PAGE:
} while( (choice < 1) || (choice > 6) );
    
        switch(choice)
        {
        case 1:
            FlowerOrder->Type = Roses;
            break;
        case 2:
            FlowerOrder->Type = Lilies;
            break;
        case 3:
            FlowerOrder->Type = Daisies;
            break;
        case 4:
            FlowerOrder->Type = Carnations;
            break;
        case 5:
            FlowerOrder->Type = LivePlant;
            break;
        default:
            FlowerOrder->Type = Mixed;
            break;
        }
    }
    
    void COrderProcessing::GetFlowerColor()
    {
        int choice = 0;
    
        do {
            try {
                Console::WriteLine(L"Enter the Color");
                Console::WriteLine(L"1. Red");
                Console::WriteLine(L"2. White");
                Console::WriteLine(L"3. Yellow");
                Console::WriteLine(L"4. Pink");
                Console::WriteLine(L"5. Orange");
                Console::WriteLine(L"6. Blue");
                Console::WriteLine(L"7. Lavender");
                Console::WriteLine(L"8. Mixed");
                Console::Write("Your Choice: ");
    			choice = int::Parse(Console::ReadLine());
            }
            catch(FormatException ^)
            {
                Console::WriteLine(L"You didn't enter an "
                                   L"appropriate number!");
            }
    
            if( (choice < 1) || (choice > 8) )
                Console::WriteLine(L"Invalid Value: Please "
                                   L"enter a value between 1 and 8");
        } while ((choice < 1) || (choice > 8));
    
        switch(choice)
        {
        case 1:
            FlowerOrder->Color = Red;
            break;
        case 2:
            FlowerOrder->Color = White;
            break;
        case 3:
            FlowerOrder->Color = Yellow;
            break;
        case 4:
            FlowerOrder->Color = Pink;
            break;
        case 5:
            FlowerOrder->Color = Yellow;
            break;
        case 6:
            FlowerOrder->Color = Blue;
            break;
        case 7:
            FlowerOrder->Color = Lavender;
            break;
        default:
            FlowerOrder->Color = Various;
            break;
        }
    }
    
    void COrderProcessing::GetFlowerArrangement()
    {
        int choice = 0;
    
        do {
           try {
                Console::WriteLine(L"Enter the Type of Arrangement");
                Console::WriteLine(L"1. Bouquet");
                Console::WriteLine(L"2. Vase");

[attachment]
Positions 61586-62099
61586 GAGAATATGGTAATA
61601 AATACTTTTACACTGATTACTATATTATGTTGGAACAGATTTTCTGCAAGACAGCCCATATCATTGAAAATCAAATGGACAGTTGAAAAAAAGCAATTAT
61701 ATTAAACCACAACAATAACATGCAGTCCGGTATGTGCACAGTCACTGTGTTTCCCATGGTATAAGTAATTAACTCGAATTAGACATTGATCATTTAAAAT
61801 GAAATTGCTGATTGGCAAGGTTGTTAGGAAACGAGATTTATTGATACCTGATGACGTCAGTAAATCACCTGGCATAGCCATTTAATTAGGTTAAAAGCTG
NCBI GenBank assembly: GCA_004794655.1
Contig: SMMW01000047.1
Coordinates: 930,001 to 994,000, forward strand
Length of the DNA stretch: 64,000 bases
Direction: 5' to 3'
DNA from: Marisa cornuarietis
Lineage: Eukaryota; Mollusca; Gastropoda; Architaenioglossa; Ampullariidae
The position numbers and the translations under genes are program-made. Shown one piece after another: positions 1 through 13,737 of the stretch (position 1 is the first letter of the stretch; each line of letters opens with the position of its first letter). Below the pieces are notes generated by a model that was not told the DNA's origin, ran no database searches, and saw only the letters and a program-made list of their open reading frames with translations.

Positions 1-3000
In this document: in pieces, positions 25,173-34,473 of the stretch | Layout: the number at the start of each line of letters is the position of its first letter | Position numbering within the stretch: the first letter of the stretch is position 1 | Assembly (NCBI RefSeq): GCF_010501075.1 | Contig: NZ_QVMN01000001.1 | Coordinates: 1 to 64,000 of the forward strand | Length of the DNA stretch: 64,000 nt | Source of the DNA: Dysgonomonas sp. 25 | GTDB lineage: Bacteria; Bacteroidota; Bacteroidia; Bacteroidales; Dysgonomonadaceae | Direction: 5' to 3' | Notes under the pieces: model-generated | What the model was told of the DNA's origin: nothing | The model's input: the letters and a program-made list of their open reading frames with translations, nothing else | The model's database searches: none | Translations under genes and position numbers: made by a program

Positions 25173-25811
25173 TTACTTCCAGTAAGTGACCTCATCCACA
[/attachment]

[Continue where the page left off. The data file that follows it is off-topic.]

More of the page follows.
Console::WriteLine(L"3. Basket");
                Console::WriteLine(L"4. Mixed");
                Console::Write("Your Choice: ");
    			choice = int::Parse(Console::ReadLine());
            }
            catch(FormatException ^)
            {
                Console::WriteLine(L"You didn't provide an "
                                   L"acceptable number!");
            }
    
            if( (choice < 1) || (choice > 4) )
                Console::WriteLine(L"Invalid Value: Please enter "
                                   L"a value between 1 and 4");
        } while ((choice < 1) || (choice > 4));
    
        switch (choice)
        {
        case 1:
            FlowerOrder->Arrangement = Bouquet;
            break;
        case 2:
            FlowerOrder->Arrangement = Vase;
            break;
        case 3:
            FlowerOrder->Arrangement = Basket;
            break;
        default:
            FlowerOrder->Arrangement = Any;
            break;
        }
    }
    
    void COrderProcessing::ProcessOrder()
    {
        GetFlowerType();
        GetFlowerColor();
        GetFlowerArrangement();
    
        try {
            Console::Write("Enter the Unit Price: ");
            FlowerOrder->UnitPrice = 
    			Math::Abs(double::Parse(Console::ReadLine()));
        }
        catch(FormatException ^)
        {
            Console::WriteLine(L"You didn't specify a valid price!");
        }
    
        try {
            Console::Write("Enter Quantity:       ");
    		Quantity = Math::Abs(int::Parse(Console::ReadLine()));
        }
        catch(FormatException ^)
        {
            Console::WriteLine(L"The quantity you entered "
                              L"is not acceptable!");
        }
    }
    
    void COrderProcessing::ShowOrder()
    {
        Console::WriteLine(L"=======================");
        Console::WriteLine(L"==-=-=Flower Shop=-=-==");
        Console::WriteLine(L"-----------------------");
        Console::Write(L"Flower Type:  ");
        switch(FlowerOrder->Type)